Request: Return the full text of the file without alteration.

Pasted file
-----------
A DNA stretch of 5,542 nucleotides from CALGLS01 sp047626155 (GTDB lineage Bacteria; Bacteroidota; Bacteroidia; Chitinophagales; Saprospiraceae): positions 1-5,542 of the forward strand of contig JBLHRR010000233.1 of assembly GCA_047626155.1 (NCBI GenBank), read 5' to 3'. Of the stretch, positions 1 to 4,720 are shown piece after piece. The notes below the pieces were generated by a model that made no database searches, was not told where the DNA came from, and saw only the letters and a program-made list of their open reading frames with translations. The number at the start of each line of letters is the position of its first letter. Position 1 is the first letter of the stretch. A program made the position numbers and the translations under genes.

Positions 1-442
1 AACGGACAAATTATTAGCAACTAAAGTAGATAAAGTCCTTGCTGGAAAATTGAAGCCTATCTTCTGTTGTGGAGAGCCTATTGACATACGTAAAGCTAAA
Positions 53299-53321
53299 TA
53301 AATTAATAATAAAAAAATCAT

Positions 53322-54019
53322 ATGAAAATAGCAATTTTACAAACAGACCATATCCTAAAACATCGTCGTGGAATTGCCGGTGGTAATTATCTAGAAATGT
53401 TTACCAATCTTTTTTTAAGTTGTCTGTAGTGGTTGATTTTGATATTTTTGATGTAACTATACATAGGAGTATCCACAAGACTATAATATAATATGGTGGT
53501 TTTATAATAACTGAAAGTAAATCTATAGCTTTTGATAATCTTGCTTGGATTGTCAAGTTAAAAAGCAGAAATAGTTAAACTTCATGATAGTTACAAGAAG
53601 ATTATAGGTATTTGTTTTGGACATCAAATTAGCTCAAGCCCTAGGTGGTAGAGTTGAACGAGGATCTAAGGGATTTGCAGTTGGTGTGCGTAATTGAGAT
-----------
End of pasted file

A DNA stretch of 5,542 nucleotides from CALGLS01 sp047626155 (GTDB lineage Bacteria; Bacteroidota; Bacteroidia; Chitinophagales; Saprospiraceae): positions 1-5,542 of the forward strand of contig JBLHRR010000233.1 of assembly GCA_047626155.1 (NCBI GenBank), read 5' to 3'. Of the stretch, positions 1 to 4,720 are shown piece after piece. The notes below the pieces were generated by a model that made no database searches, was not told where the DNA came from, and saw only the letters and a program-made list of their open reading frames with translations. The number at the start of each line of letters is the position of its first letter. Position 1 is the first letter of the stretch. A program made the position numbers and the translations under genes.

Positions 1-442
1 AACGGACAAATTATTAGCAACTAAAGTAGATAAAGTCCTTGCTGGAAAATTGAAGCCTATCTTCTGTTGTGGAGAGCCTATTGACATACGTAAAGCTAAA
Positions 53299-53321
53299 TA
53301 AATTAATAATAAAAAAATCAT

Positions 53322-54019
53322 ATGAAAATAGCAATTTTACAAACAGACCATATCCTAAAACATCGTCGTGGAATTGCCGGTGGTAATTATCTAGAAATGT
53401 TTACCAATCTTTTTTTAAGTTGTCTGTAGTGGTTGATTTTGATATTTTTGATGTAACTATACATAGGAGTATCCACAAGACTATAATATAATATGGTGGT
53501 TTTATAATAACTGAAAGTAAATCTATAGCTTTTGATAATCTTGCTTGGATTGTCAAGTTAAAAAGCAGAAATAGTTAAACTTCATGATAGTTACAAGAAG
53601 ATTATAGGTATTTGTTTTGGACATCAAATTAGCTCAAGCCCTAGGTGGTAGAGTTGAACGAGGATCTAAGGGATTTGCAGTTGGTGTGCGTAATTGAGAT